I was living in Massachusetts in 1969, working for the corporation that built the heat shields on the Apollo return modules. While I didn’t play a direct role in it, I nonetheless felt proud that our outfit helped to bring all the Apollo astronauts safely back to Earth.
Not very many people realized the very real life-and-death drama that took place during the final few minutes of Apollo 11’s touchdown on the Moon. As I watched the black-and-white television images, I thought something off was going on. It was. The landing site where the Eagle module was supposed to put down was strewn with dangerously large rocks. Neil Armstrong, piloting the Eagle, jinked the craft over at the very last instant and found a smoother place to land.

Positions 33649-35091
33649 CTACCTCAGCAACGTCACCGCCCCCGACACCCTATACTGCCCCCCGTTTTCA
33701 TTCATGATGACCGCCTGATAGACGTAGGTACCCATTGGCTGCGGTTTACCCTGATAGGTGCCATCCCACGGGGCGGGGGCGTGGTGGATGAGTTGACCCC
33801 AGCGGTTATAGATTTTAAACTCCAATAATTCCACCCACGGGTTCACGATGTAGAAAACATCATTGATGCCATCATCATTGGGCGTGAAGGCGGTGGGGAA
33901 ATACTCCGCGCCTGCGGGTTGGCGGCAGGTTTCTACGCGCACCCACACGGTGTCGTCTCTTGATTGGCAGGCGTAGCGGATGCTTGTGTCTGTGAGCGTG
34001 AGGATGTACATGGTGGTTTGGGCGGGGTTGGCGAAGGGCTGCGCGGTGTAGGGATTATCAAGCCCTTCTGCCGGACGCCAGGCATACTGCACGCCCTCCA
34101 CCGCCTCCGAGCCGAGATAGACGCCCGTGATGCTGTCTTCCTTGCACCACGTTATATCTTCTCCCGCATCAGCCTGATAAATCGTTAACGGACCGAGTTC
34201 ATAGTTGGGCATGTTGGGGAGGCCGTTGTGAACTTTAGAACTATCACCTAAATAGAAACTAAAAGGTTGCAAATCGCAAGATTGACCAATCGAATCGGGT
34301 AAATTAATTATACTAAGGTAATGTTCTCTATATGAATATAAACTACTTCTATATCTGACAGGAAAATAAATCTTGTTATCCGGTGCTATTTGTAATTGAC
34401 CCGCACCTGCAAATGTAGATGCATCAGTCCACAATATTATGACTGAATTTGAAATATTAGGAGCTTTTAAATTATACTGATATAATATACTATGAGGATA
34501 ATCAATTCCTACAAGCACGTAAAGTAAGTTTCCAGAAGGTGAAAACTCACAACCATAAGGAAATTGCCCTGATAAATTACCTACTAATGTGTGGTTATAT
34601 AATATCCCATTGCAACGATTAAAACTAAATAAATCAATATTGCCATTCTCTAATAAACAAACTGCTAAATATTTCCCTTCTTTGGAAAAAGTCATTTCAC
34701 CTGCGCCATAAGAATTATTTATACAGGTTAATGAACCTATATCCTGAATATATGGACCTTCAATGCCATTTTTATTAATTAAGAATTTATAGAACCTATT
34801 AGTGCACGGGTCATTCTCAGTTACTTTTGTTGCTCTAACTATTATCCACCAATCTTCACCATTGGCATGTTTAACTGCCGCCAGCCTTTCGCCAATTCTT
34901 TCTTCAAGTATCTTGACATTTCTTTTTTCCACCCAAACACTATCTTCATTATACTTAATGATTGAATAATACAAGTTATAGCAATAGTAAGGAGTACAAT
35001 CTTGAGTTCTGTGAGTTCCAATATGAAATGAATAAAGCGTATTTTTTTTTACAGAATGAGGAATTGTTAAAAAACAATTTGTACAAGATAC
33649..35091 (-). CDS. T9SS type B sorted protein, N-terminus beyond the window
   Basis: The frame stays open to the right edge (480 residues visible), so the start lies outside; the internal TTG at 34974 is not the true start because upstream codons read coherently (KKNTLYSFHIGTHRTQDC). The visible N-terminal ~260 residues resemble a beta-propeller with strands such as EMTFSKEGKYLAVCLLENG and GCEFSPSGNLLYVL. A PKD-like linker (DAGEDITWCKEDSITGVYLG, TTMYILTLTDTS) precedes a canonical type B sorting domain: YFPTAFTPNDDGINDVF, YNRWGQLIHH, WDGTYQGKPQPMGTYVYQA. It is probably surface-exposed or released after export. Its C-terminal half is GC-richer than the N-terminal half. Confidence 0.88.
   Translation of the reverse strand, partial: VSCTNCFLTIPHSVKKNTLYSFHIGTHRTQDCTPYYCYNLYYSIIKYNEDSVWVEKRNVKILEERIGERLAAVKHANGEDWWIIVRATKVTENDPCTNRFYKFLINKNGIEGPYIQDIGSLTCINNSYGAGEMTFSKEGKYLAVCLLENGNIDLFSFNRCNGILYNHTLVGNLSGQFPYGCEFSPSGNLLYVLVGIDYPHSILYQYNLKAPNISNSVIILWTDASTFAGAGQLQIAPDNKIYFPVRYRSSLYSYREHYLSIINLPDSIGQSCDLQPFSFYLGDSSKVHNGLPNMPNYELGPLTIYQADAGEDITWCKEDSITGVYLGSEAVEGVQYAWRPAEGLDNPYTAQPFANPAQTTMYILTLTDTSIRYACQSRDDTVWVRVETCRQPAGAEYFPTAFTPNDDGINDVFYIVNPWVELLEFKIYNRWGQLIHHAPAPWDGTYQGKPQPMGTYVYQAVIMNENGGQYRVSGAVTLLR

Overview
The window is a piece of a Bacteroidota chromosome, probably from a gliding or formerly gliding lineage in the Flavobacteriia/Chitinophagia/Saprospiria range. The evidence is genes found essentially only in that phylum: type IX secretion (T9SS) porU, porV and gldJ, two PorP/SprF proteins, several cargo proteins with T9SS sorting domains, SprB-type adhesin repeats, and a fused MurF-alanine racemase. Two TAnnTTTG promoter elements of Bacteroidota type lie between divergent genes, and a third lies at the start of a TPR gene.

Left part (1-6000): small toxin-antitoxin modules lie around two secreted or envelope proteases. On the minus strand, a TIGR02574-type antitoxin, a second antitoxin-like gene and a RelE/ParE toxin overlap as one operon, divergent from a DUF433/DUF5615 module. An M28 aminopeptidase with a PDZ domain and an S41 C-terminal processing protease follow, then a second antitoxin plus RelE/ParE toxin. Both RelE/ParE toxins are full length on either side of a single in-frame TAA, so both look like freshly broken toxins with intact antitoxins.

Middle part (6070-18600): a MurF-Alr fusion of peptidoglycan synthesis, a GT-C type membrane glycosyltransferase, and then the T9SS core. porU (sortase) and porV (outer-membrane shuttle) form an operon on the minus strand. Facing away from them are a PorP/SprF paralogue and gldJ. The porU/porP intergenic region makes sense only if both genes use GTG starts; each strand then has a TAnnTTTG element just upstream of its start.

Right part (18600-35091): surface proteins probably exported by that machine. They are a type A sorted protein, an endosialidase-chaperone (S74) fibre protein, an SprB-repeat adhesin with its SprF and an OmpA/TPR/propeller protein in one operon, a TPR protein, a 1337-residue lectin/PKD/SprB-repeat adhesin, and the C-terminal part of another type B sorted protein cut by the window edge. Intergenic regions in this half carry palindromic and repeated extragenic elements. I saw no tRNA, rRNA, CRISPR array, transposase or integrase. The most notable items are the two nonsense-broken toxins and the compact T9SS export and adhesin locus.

Once on the ground, Armstrong spoke the first words from the Moon: “Houston, Tranquility base here. The Eagle has landed.”
Memorable. But I recall Houston’s reply. “We copy you down, Eagle. You got a bunch of guys turning blue down here.”